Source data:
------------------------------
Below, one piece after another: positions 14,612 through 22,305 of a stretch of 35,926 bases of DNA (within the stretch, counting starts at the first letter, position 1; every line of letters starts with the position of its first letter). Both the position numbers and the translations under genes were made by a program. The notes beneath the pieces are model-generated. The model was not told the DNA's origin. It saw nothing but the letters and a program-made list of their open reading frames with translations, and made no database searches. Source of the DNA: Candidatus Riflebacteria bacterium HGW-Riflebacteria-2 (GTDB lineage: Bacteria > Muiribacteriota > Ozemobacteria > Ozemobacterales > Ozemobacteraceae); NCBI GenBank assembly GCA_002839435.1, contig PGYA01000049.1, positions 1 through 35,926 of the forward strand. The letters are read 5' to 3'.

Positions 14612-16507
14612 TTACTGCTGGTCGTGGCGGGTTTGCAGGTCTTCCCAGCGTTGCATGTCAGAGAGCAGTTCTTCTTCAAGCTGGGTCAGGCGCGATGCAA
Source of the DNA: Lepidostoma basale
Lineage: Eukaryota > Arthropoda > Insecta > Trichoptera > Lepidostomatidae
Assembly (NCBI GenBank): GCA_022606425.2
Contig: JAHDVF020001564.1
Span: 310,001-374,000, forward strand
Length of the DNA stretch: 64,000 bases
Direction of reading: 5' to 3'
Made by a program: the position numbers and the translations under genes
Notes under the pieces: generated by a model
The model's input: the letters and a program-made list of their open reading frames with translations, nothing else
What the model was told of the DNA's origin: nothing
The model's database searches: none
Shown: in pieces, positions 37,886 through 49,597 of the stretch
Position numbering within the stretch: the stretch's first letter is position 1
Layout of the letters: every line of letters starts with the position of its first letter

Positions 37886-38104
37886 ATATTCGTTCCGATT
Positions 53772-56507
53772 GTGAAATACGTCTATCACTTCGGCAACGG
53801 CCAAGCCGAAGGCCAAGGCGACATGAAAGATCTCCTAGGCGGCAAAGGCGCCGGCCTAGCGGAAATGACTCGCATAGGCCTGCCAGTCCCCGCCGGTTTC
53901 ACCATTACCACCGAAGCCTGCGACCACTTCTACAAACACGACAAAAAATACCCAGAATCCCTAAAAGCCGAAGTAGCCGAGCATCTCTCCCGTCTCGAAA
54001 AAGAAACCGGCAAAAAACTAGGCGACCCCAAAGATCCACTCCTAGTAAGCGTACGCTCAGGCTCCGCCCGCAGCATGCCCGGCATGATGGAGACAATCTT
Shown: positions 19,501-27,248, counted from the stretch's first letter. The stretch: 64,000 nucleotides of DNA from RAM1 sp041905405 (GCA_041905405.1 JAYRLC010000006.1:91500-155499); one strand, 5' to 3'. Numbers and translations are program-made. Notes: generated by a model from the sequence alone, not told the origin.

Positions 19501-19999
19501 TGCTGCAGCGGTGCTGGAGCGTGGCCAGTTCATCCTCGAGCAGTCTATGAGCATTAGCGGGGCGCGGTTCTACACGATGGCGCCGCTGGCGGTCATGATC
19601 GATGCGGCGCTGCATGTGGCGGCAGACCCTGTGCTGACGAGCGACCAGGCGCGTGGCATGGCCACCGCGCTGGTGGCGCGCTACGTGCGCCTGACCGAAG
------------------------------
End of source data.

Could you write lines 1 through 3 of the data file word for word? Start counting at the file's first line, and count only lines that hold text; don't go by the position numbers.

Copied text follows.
Below, one piece after another: positions 14,612 through 22,305 of a stretch of 35,926 bases of DNA (within the stretch, counting starts at the first letter, position 1; every line of letters starts with the position of its first letter). Both the position numbers and the translations under genes were made by a program. The notes beneath the pieces are model-generated. The model was not told the DNA's origin. It saw nothing but the letters and a program-made list of their open reading frames with translations, and made no database searches. Source of the DNA: Candidatus Riflebacteria bacterium HGW-Riflebacteria-2 (GTDB lineage: Bacteria > Muiribacteriota > Ozemobacteria > Ozemobacterales > Ozemobacteraceae); NCBI GenBank assembly GCA_002839435.1, contig PGYA01000049.1, positions 1 through 35,926 of the forward strand. The letters are read 5' to 3'.

Positions 14612-16507
14612 TTACTGCTGGTCGTGGCGGGTTTGCAGGTCTTCCCAGCGTTGCATGTCAGAGAGCAGTTCTTCTTCAAGCTGGGTCAGGCGCGATGCAA